[Python-ideas] about repr

spir denis.spir at free.fr
Sun Apr 5 19:43:46 CEST 2009


-1- repr writing function

Wonder if you would like a statement (py2) or function (py3) similar to print, except that it would output the repr form instead of str. I would enjoy having such a nicety to avoid "print repr(x)" or "print(repr(x))".

As a side note, there is imo something missing in the // below:
   __str__    str()    %s   print
   __repr__   repr()   %r   (show?)
If only for consistency... it wouldn't hurt.

This seems easier for python 3: repr output would then be implemented as a function, like print, so that we wouldn't not need a dedicated keyword.

-2- use for test purpose 

I just read the following by Ka-Ping Yee on python-dev (http://mail.python.org/pipermail/python-dev/2000-April/003238.html):
repr() is for the human, not for the machine.  [Serialization]
is for the machine.  repr() is: "Please show me as much information
as you reasonably can about this object in an accurate and unambiguous
way, but if you can't readably show me everything, make it obvious
that you're not."

I see str() as intended to produce a view of an object that has a kind of "natural" (read: cultural) textual form, like a date, and rather for the user. repr() instead seems to me more "rough", informative, and programmer-oriented. 
For this reason, I heavily use repr for test, usually have a __repr__ method on custom classes only for that purpose.

I would like to know how much debug work is done without help of a debugger. I suspect it's a rather high percentage for several reasons, especially with a clear and friendly language like python. At test/debug/setup time it's often enough to have some variable output at the proper time & place. But we often need several values at several points.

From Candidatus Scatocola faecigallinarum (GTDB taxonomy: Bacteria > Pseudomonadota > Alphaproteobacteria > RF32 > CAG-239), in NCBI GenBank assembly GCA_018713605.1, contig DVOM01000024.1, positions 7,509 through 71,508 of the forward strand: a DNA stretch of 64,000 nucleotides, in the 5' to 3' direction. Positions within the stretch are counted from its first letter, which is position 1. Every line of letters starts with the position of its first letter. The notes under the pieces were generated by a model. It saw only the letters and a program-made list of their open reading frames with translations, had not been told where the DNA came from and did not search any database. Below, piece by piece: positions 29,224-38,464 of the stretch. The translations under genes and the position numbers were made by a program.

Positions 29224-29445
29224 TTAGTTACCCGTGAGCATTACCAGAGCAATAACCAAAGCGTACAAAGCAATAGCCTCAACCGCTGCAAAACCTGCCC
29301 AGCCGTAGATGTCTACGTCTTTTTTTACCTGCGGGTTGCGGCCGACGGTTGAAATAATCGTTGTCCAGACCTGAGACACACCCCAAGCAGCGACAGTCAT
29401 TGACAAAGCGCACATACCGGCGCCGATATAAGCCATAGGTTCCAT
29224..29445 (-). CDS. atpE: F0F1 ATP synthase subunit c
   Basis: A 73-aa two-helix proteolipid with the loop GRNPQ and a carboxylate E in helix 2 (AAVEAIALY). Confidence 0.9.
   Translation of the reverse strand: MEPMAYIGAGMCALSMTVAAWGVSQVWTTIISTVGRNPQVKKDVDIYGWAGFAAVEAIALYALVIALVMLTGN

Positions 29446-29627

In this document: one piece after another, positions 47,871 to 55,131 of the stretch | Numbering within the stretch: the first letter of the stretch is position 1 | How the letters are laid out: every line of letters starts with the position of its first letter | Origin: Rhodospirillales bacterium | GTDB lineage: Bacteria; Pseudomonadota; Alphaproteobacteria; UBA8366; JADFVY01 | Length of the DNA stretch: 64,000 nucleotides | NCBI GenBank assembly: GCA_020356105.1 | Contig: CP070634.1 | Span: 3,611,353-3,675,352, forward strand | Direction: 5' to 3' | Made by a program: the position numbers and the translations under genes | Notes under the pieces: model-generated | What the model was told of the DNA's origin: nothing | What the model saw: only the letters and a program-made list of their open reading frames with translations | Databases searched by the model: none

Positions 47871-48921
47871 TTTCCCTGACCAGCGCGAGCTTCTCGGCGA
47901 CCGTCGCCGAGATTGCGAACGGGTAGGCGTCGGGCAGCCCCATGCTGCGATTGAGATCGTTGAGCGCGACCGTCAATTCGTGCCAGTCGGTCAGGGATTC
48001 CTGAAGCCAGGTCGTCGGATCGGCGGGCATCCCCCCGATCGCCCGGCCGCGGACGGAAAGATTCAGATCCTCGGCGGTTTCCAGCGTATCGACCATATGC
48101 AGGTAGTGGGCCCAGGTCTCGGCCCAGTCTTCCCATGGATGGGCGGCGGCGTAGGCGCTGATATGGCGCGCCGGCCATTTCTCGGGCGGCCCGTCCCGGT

The one thing missing is then the names of the variables showed. So that we have to insert eg
	print "x:%r" % x

You will probably find it weird, but I would really like a way to have a variable name automatically written together with its value. I can see 2 ways for that:

~ Either repr is really considered as programmer test output. Then when its argument is a simple name instead of another kind of expression, this name would be printed to stdout together with the value. (*)

~ Or a brand new pair of functions/methods: one to produce the string, and one to print it out.

(*) This special casing of identifier alone, as opposed to general expression, may seem strange; but it already exists in python assignments in order to alias instead of yielding a new value.


I cannot simply write a tool func, for ordinary objects do not know their own name: only functions, methods and classes have a __name__. I can nevertheless simulate it using eval():
   def show(name):
      sys.stdout.write( "%s:%r" % (name, eval(name)) )
but then show() must be called with "show('x')", using additional ''. Also, this cannot work as a method, so cannot be specialized.
What I wish is instead:
   def show(obj):
      sys.stdout.write( "%s:%r" % (obj.__name__, obj) )
that can be called with "show(x)". Why do only funcs & types know their names?

la vita e estrany

More information about the Python-ideas mailing list